National Geospatial-Intelligence Agency. The elevation datasets are affected by mountain and desert no-data areas and these amount to no more than 0. 2% of the total area surveyed, but can be a problem in areas of very high relief. They affect all summits over 8,000 meters, most summits over 7,000 meters, many Alpine and similar summits and ridges, and many gorges and canyons. There are some SRTM data sources which have filled these data voids, but some of these have used only interpolation from surrounding data, if the voids are large, or completely cover summit or ridge areas, no interpolation algorithms will give satisfactory results. Groups of scientists have worked on algorithms to fill the voids of the original SRTM data, two datasets offer global coverage void-filled SRTM data at full resolution, the CGIAR-CSI versions and the USGS HydroSHEDS dataset. The CGIAR-CSI version 4 provides the best global coverage full resolution SRTM dataset, the HydroSHEDS dataset was generated for hydrological applications and is suitable for consistent drainage and water flow information.
References are provided on the used and quality assessment. The void-filled SRTM data from Viewfinder Panoramas are high quality at full SRTM resolution, since November 2012 there is free and global coverage at 3 arc seconds available. In November 2013, LP DAAC released the NASA Shuttle Radar Topography Mission Version 3.0 Product collection with all voids eliminated. Voids were filled primarily from ASTER GDEM2, and secondarily from USGS GMTED2010 – or USGS National Elevation Dataset for the United States, 1-arc second global digital elevation model is available in United States Geological Survey website
Earth, otherwise known as the World, or the Globe, is the third planet from the Sun and the only object in the Universe known to harbor life. It is the densest planet in the Solar System and the largest of the four terrestrial planets, according to radiometric dating and other sources of evidence, Earth formed about 4.54 billion years ago. Earths gravity interacts with objects in space, especially the Sun. During one orbit around the Sun, Earth rotates about its axis over 365 times, Earths axis of rotation is tilted, producing seasonal variations on the planets surface. The gravitational interaction between the Earth and Moon causes ocean tides, stabilizes the Earths orientation on its axis, Earths lithosphere is divided into several rigid tectonic plates that migrate across the surface over periods of many millions of years. About 71% of Earths surface is covered with water, mostly by its oceans, the remaining 29% is land consisting of continents and islands that together have many lakes and other sources of water that contribute to the hydrosphere.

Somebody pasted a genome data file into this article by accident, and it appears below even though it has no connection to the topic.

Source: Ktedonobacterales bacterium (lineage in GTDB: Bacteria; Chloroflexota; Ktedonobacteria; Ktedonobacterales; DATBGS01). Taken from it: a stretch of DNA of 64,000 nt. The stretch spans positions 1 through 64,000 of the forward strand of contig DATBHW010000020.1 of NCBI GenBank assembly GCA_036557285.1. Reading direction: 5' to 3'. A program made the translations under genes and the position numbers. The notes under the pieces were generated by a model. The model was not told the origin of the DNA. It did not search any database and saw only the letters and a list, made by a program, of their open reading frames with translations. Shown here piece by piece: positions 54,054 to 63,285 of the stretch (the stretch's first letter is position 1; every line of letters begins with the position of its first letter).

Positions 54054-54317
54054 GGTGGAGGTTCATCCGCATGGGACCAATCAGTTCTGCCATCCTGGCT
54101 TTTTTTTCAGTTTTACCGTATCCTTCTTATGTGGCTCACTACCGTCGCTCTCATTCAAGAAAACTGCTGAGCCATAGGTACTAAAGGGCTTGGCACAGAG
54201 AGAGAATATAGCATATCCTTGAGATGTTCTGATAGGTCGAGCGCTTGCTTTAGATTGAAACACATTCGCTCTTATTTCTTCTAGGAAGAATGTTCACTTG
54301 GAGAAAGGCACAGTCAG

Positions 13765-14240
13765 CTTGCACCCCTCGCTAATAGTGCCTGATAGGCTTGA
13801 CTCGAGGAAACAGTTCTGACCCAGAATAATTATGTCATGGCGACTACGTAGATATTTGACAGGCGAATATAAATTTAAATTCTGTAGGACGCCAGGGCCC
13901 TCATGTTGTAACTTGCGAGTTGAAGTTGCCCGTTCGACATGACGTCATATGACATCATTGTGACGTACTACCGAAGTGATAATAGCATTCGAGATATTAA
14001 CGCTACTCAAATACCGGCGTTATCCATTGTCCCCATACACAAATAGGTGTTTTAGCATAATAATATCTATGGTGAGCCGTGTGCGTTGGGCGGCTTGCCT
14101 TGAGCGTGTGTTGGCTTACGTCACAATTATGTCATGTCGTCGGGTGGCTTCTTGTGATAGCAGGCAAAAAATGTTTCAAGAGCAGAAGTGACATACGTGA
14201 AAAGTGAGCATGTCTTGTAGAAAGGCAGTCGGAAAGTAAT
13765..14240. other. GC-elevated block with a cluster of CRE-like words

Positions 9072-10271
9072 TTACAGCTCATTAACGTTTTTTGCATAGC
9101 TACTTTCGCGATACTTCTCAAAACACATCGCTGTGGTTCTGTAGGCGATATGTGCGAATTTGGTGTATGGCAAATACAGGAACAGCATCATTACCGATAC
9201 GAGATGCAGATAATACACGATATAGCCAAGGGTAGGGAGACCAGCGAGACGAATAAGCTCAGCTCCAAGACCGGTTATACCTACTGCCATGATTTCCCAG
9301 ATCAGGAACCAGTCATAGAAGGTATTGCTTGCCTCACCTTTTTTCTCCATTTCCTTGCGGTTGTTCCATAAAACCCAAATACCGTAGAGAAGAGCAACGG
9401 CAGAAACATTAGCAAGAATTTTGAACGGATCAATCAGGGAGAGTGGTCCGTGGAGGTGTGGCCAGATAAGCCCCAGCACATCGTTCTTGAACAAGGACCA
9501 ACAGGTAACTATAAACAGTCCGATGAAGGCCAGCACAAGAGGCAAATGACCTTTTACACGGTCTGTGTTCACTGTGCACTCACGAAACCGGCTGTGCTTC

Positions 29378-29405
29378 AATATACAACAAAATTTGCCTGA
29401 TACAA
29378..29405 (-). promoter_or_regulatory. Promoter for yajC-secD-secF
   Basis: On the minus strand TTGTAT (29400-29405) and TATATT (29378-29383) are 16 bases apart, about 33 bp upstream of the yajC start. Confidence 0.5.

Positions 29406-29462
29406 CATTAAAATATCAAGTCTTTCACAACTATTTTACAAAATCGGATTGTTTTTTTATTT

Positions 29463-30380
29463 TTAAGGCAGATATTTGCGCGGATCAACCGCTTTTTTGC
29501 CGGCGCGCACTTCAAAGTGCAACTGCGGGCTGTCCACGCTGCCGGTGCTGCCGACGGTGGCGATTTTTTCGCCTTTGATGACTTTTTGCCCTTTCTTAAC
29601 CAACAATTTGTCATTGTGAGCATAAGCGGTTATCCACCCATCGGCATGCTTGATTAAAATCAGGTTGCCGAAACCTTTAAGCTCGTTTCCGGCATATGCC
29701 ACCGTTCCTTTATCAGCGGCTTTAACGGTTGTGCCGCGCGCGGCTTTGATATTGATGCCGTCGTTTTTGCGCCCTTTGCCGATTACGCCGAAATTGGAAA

The majority of Earths polar regions are covered in ice, including the Antarctic ice sheet, Earths interior remains active with a solid iron inner core, a liquid outer core that generates the Earths magnetic field, and a convecting mantle that drives plate tectonics. Within the first billion years of Earths history, life appeared in the oceans and began to affect the Earths atmosphere and surface, some geological evidence indicates that life may have arisen as much as 4.1 billion years ago. Since then, the combination of Earths distance from the Sun, physical properties, in the history of the Earth, biodiversity has gone through long periods of expansion, occasionally punctuated by mass extinction events. Over 99% of all species that lived on Earth are extinct. Estimates of the number of species on Earth today vary widely, over 7.4 billion humans live on Earth and depend on its biosphere and minerals for their survival. Humans have developed diverse societies and cultures, the world has about 200 sovereign states, the modern English word Earth developed from a wide variety of Middle English forms, which derived from an Old English noun most often spelled eorðe.